Russell and Rhys were then asked what it was like to be actors playing characters that very frequently must be actors themselves, as they are Soviet spies trying to fool people with different personas. Rhys took the lead (a trend) and said that he doesn’t really consider what Phillip does to be “great acting” because he never has to go over the top. All he really has to do is convince the person in front of him that he’s someone else, and usually that requires scaling back the performance.

The discussion then turned quite comical as Noah Emmerich was asked about the consistent bad luck of his character, Stan Beeman. Emmerich jokingly lamented that when you’re an actor on a series you have to put yourself in the mindset of your character for five or six months, and when you have a character like his it can be quite depressing. Rhys then chimed in and suggested some cheerier storylines for Stan, such as him having to go deep undercover at a sorority. And perhaps he could bring Phillip with him.

Mahendru didn’t have all that much to say, and when she did speak it was in a shy manner, almost like she was nervous to speak in public. Though it is from her lips that we get the only piece of concrete information about season three: Nina (her character) is in fact still alive.

The floor was then opened for questions from the audience, the first of which was a fan asking Russell how she transformed herself from playing Felicity (her character from the long-running series of the same name) to Elizabeth. Despite the question being asked to Russell, it was Rhys that spoke up and said she plays the character the exact same way, except as Elizabeth she straightens her hair and she never smiles.

Another fan asked the writers how they research the old technology used during the time period of the series, which led to the funniest quip of the night from Weisberg: “I wish I could call it research and not memory.”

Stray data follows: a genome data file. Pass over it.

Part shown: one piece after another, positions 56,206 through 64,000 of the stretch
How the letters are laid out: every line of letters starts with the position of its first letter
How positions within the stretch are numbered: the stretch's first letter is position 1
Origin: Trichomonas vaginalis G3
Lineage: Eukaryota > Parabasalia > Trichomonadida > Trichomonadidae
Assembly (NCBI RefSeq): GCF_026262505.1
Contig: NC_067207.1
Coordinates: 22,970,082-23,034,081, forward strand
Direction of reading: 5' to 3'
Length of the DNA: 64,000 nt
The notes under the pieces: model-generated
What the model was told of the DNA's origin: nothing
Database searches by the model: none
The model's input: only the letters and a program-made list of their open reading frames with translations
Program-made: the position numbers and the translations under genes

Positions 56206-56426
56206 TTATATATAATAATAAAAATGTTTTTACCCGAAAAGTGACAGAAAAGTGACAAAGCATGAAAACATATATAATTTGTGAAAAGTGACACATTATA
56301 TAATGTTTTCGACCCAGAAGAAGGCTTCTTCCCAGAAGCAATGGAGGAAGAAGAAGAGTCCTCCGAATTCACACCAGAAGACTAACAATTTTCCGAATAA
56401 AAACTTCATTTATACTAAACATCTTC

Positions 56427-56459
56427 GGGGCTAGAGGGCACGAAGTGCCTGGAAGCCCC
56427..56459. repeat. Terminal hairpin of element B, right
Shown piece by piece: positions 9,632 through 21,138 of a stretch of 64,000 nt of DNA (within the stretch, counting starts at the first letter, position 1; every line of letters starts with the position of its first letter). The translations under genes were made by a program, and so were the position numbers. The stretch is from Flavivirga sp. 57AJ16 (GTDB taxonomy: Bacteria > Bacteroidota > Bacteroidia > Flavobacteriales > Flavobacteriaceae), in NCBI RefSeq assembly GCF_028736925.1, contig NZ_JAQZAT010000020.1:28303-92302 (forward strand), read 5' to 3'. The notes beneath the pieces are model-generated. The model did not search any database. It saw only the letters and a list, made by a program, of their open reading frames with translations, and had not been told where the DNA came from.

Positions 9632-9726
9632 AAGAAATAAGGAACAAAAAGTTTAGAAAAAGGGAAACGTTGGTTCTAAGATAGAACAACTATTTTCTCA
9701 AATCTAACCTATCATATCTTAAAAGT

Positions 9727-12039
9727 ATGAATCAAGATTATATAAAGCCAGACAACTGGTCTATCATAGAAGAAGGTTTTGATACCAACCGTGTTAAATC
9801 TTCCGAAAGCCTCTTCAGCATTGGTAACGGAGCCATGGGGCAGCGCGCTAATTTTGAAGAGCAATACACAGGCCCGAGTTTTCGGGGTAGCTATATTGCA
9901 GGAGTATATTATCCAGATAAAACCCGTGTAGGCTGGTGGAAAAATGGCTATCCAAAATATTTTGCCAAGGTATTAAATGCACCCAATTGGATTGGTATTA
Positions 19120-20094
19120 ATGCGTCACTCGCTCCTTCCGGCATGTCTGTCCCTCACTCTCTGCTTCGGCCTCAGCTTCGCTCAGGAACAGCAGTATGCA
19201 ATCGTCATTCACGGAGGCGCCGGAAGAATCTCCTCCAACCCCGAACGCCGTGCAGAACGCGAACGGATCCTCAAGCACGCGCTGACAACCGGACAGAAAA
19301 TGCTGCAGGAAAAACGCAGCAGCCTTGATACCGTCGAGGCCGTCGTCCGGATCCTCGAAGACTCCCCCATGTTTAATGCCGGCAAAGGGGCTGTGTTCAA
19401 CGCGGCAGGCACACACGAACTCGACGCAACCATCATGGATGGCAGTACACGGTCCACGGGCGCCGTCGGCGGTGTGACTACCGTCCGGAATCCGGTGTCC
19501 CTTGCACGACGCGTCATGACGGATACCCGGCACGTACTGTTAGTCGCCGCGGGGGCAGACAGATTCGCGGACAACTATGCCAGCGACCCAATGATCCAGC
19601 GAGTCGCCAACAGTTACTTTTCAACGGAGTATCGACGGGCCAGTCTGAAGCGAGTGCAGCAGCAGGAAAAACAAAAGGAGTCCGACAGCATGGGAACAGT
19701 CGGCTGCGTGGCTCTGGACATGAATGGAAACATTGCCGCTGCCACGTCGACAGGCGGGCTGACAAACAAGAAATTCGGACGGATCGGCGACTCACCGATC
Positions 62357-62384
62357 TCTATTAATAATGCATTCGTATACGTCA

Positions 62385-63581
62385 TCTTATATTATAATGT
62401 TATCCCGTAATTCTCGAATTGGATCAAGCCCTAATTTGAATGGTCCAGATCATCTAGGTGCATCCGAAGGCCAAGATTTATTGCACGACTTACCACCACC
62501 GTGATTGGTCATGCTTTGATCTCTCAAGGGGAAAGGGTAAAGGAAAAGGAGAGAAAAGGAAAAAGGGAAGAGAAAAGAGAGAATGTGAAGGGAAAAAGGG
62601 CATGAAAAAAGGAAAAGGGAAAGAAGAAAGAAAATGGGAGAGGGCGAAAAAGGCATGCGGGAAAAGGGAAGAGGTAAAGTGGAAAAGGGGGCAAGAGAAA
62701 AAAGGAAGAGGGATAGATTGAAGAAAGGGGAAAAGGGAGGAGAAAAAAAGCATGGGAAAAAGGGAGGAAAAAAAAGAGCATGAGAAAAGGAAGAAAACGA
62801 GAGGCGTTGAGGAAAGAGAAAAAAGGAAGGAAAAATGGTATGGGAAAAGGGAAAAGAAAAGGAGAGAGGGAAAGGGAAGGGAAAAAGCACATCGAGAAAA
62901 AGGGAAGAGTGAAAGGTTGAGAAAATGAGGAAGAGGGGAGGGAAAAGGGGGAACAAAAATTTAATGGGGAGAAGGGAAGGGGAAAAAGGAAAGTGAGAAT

Finally, Russell and Rhys were asked if they had any favorite personas when their characters needed to be in disguise. Russell actually answered first and mentioned that she, Rhys, and the hair and makeup artists all give surprisingly in-depth backstories to each persona they put on and they have a lot of fun putting those otherwise minor characters together. Rhys then revealed that the inspiration for his “Fernando” voice was the scene in Toy Story 3 when Buzz Lightyear is switched to Spanish mode.

The new season of The Americans premieres on FX in January.

Leave your thoughts on The Americans and its upcoming third season below in the comments section. For more The Americans photos, videos, and information, visit our The Americans page, subscribe to us by Email, “follow” us on TwitterTumblr, or “like” us on Facebook.


About the author

Nick DeNitto

Nick DeNitto graduated with Honors from Adelphi University. He began writing movie reviews in middle school and has worked tirelessly to mold his own unique critical voice. He is currently affiliated with the National Board of Review and hopes that one day he is remembered as “The People’s Film Critic.”